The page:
An AI advisory body established by the U.S. Congress will examine how the technology can be applied on the battlefield.
The National Security Commission on Artificial Intelligence was established by lawmakers in the most recent version of the Defense Department’s budget authorization bill. The Pentagon spending bill earmarked $10 million to fund the commission, which will assess how the U.S. military can harness emerging AI and machine learning technologies.
Members of the 15-member AI panel appointed by the Senate and House Armed Services committees, DoD and the Commerce Department, includes senior executives from leading U.S. technology companies, including panel chairman Eric Schmidt, former Google CEO. Robert Work, former deputy secretary of defense, serves as vice-chairman.
Work also heads an AI task force established last year by the Center for Strategic and International Studies. The panel released a report concluding that “machines will be capable of handling more sophisticated tasks in more complex environments, sometimes aiding human decision-making and sometimes operating autonomously.”
DoD is reportedly seeking to shift as much as $70 million in funding to establish a joint AI center.
The congressional action responds to rapid advances in AI technology as well as an ambitious Chinese national AI strategy that seeks to catch and surpass the United States by 2025. While Beijing is pouring billions into AI research, some observers note that China’s AI goals are mostly “aspirational.”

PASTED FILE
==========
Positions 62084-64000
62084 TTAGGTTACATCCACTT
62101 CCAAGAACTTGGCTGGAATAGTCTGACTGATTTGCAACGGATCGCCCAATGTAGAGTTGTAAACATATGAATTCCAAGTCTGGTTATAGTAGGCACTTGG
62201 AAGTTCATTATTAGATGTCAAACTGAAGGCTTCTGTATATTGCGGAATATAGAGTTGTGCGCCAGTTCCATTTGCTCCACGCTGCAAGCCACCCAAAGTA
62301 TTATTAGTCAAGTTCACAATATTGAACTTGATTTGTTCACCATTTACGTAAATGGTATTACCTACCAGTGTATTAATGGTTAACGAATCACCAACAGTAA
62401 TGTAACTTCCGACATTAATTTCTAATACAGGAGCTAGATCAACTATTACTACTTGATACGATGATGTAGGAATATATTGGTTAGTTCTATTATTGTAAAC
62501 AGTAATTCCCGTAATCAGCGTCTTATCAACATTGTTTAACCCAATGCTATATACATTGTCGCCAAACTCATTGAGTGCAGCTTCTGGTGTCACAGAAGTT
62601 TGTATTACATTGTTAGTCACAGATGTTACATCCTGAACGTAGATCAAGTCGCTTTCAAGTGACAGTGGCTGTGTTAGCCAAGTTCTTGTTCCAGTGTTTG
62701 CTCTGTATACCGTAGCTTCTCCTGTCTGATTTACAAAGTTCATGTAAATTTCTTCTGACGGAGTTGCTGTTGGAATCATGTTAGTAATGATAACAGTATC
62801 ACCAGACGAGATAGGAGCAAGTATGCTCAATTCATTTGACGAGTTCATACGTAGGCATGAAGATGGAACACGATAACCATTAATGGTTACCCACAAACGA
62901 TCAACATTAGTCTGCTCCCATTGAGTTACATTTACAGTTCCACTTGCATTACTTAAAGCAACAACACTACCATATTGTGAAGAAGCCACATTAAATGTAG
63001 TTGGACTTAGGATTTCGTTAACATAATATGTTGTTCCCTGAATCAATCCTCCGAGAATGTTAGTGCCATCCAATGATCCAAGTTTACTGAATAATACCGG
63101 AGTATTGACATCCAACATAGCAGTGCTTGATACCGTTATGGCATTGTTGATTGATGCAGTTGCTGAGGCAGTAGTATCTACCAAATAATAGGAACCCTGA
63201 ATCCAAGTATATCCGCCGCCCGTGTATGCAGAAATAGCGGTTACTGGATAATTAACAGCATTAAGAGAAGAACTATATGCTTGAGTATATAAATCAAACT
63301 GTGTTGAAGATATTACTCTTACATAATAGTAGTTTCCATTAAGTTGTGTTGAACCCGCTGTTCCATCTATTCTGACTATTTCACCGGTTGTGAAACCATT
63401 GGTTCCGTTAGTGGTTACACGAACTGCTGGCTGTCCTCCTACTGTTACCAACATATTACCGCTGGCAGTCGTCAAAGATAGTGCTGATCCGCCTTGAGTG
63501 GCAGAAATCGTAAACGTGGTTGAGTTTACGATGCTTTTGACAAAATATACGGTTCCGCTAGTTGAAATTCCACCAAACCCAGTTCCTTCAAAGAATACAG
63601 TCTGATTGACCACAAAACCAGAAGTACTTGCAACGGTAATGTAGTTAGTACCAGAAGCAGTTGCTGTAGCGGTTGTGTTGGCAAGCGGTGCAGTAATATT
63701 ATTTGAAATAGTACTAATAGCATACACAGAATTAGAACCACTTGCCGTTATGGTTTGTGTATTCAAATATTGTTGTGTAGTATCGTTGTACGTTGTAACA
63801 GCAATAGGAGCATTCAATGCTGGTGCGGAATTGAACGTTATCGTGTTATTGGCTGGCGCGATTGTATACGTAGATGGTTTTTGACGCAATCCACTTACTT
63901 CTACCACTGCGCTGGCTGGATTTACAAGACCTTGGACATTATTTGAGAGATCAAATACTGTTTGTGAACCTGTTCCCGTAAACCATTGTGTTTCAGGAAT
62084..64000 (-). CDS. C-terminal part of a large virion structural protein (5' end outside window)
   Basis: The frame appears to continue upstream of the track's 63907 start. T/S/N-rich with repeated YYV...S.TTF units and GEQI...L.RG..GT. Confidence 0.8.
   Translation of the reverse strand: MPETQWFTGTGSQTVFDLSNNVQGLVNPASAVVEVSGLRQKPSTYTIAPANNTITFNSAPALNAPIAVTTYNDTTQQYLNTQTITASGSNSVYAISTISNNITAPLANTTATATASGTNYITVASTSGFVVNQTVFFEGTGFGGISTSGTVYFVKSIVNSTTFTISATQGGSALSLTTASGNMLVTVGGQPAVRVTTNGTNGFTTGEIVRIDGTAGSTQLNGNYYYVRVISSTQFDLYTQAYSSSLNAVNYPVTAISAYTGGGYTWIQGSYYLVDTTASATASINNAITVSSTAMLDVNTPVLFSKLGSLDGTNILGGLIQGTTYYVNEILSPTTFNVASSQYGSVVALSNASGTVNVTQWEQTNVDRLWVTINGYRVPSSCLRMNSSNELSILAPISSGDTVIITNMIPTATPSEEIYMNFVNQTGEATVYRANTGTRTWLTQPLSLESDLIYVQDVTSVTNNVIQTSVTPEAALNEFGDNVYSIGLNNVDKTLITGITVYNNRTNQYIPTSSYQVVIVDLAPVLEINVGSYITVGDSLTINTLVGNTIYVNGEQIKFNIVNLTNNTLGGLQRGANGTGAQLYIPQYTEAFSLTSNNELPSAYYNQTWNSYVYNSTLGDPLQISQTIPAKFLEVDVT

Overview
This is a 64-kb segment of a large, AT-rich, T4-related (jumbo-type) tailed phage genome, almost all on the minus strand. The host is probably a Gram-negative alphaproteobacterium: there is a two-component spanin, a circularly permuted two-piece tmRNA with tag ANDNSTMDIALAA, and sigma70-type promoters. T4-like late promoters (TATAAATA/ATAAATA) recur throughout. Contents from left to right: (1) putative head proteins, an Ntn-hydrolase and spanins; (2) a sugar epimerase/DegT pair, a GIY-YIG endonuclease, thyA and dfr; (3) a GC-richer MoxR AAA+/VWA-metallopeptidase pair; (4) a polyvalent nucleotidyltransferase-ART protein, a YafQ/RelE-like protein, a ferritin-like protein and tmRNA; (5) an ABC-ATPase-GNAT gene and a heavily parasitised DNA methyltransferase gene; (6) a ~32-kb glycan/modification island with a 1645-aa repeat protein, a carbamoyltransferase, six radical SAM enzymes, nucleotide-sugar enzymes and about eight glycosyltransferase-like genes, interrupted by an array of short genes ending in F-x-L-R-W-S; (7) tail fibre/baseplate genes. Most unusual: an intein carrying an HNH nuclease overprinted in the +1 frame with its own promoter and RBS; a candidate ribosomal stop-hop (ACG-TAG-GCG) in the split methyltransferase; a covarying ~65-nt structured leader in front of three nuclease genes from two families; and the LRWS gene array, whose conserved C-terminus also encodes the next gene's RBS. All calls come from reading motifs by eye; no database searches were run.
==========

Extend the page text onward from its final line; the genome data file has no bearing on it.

Besides Schmidt and Work, members of the new AI panel include: Eric Horvitz, director of Microsoft Research Labs; Amazon Web Services CEO Andrew Jassy; Andrew Moore, who heads Google Cloud AI; and Oracle CEO Safra Catz.
The Defense Advanced Research Projects Agency and the National Science Foundation moved last year to create a senior-level panel to help coordinate government and industry AI research. DARPA has since announced a $2 billion initiative aimed at developing the “next wave” of AI technologies.
Among the focus areas is so-called “Machine Common Sense,” an elusive category falling somewhere between “narrow” and “general” AI. The approach seeks to train models “to perceive, understand, and judge things that are shared by nearly all people….” The area is seen as ripe for investigation since current frameworks are widely considered “brittle” and lacking in semantic understanding.